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Proteins in glass
CHALMERS, Sweden—As explained by Martin Andersson, professor at the Department of Chemistry and Chemical Engineering at Chalmers University of Technology in Sweden, “Proteins consist of long chains of amino acids that fold in different ways to activate different functions. To understand a protein’s function, these 3D structures are investigated, but if you remove a protein from its membrane environment, it alters its shape. Therefore, it is useful to be able to image and analyze membrane proteins in their normal environment.”
Along those lines, researchers at Chalmers have developed an innovative method for studying proteins that could open new doors for medicinal research. By capturing proteins in a nano-capsule made of glass, the researchers have created a unique model of proteins in natural environments. The researchers published their results in the scientific journal Small.
Because proteins are target-seeking and carry out many different tasks necessary to cells’ survival and functions, they are interesting for the development of new medicines, according to Andersson. This is especially true of proteins in the cellular membrane that govern which molecules can enter the cell and which cannot. Understanding the structure of such proteins and how they work is a critical challenge in developing more advanced medicines, but such proteins are very complex. While several different methods are used for imaging proteins, no method offers a full solution to the challenge of studying individual membrane proteins in their natural environment.
Protein structures are usually unveiled experimentally by X-ray crystallography or NMR spectroscopy—and more recently, by cryo-electron microscopy. Andersson and his colleagues have developed a method for structural analysis of individual proteins on the sub-nanometer scale using atom probe tomography, which had previously been used for analyzing metals and other hard materials. This technique offers a combination of high-resolution analysis of biomolecules in 3D and the chemical sensitivity of mass spectrometry.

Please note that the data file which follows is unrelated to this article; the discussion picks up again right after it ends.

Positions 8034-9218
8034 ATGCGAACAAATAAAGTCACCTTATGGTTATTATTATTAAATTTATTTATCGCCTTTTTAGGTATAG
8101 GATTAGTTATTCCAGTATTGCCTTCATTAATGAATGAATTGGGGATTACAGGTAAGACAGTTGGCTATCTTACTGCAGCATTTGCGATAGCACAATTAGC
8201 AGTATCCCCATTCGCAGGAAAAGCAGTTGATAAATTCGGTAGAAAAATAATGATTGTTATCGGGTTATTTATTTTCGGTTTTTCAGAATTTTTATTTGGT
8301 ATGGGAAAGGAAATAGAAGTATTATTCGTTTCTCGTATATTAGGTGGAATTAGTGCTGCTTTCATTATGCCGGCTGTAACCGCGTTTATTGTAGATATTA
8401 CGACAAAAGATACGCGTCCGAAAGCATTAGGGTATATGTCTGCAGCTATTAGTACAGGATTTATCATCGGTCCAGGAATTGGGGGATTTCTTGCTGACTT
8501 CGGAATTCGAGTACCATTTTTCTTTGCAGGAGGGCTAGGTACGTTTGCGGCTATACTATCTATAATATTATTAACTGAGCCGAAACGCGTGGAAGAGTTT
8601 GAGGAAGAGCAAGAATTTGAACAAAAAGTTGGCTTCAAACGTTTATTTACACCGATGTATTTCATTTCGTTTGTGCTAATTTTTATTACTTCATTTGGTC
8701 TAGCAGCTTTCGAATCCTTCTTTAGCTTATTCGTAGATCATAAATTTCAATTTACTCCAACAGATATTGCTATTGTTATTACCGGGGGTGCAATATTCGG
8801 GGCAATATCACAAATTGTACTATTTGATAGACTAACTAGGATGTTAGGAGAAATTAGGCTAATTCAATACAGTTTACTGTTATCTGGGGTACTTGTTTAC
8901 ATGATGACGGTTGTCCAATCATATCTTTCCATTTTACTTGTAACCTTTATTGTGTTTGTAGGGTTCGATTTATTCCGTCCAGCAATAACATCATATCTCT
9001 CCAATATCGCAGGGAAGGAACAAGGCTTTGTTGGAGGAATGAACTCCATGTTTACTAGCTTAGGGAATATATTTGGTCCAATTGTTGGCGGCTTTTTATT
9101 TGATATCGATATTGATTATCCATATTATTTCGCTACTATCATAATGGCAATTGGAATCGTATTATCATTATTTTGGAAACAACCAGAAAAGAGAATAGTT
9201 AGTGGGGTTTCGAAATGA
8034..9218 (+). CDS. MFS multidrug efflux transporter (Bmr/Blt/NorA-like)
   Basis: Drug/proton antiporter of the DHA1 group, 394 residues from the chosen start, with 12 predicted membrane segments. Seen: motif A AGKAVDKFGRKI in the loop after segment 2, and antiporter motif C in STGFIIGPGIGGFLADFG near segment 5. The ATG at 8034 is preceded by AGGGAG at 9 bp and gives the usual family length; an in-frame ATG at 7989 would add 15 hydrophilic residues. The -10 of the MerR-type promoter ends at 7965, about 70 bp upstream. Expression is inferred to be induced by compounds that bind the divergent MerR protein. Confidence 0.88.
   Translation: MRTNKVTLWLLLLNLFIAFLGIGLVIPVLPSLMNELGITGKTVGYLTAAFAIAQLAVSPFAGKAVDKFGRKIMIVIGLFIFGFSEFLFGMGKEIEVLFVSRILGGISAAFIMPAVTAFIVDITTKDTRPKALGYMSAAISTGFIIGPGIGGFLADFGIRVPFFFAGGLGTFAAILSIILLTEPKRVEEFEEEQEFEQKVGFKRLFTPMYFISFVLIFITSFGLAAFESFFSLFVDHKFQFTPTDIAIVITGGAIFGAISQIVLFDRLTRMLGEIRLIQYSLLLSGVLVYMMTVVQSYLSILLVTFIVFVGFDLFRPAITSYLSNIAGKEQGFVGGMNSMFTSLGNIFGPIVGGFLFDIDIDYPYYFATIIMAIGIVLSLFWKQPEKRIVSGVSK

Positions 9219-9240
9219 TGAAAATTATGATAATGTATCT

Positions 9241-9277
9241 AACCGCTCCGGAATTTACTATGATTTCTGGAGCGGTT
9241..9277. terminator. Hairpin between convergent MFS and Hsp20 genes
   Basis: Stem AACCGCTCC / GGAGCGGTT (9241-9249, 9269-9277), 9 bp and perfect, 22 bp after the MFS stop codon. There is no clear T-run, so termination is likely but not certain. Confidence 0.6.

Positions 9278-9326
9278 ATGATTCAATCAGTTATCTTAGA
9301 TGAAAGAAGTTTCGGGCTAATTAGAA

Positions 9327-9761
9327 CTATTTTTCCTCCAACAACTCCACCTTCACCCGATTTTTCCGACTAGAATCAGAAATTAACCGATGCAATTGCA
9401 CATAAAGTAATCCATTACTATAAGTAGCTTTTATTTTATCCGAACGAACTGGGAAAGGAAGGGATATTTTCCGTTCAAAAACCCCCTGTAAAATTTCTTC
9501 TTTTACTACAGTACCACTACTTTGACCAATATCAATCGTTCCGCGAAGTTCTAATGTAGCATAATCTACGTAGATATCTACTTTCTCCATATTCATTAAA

As Andersson explained, “It was in connection with a study of contact surfaces between the skeleton and implants when we discovered we could distinguish organic materials in the bone with this technique. That gave us the idea to develop the method further for proteins.”
The well-characterized antibody IgG is used as a model protein. IgG is encapsulated in an amorphous solid silica matrix using a sol-gel process to provide support for atom probe analysis. The silica synthesis is tuned to resemble physiological conditions.
According to Andersson and his colleagues, the 3D reconstructions show good agreement with the protein databank IgG crystal structure. They believe that the silica-embedding strategy can open the field of atom probe tomography to the analysis of biological molecules. The technique may provide high-resolution structural information, as well as chemical information on the atomic scale using isotopic labeling. The team hopes that this method can provide a useful supplement to existing tools in structural biology, especially to examine proteins that have low propensity for crystallization.
To cope with the challenge of keeping the proteins intact in their natural environment, the researchers encapsulated the protein in a very thin piece of glass, only around 50 nanometers in diameter. By slicing off the outermost layer of the glass using an electrical field, they freed the protein atom by atom and recreated it in 3D on a computer. They then verified the results of the study through comparison with existing 3D models of known proteins. In the future, the researchers will refine the method to improve the speed and accuracy.
“The method is groundbreaking in several ways,” says Andersson. “In addition to modeling the three-dimensional structure, it simultaneously reveals the proteins’ chemical composition. Our method offers a lot of good solutions and can be a strong complement to existing methods. It will be possible to study how proteins are built at an atomic level.”
Gustav Sundell, a researcher in Andersson’s research group, added, “With this method, potentially all proteins can be studied, something that is currently not possible. Today, only around 1 percent of membrane proteins have been structurally analyzed successfully. We can study individual proteins, not just study a large number of proteins and create an average value.”
“With atom probe tomography, information on an atom’s mass can also be derived,” Mats Hulander, another researcher in Andersson’s group, remarked. “Because we collect information on atoms’ masses in our method, we can measure the weight. We can then create tests combining medicinal molecules with different isotopes—giving them different masses—which makes them distinguishable in a study. It should contribute to expediting processes for constructing and testing new medicines.”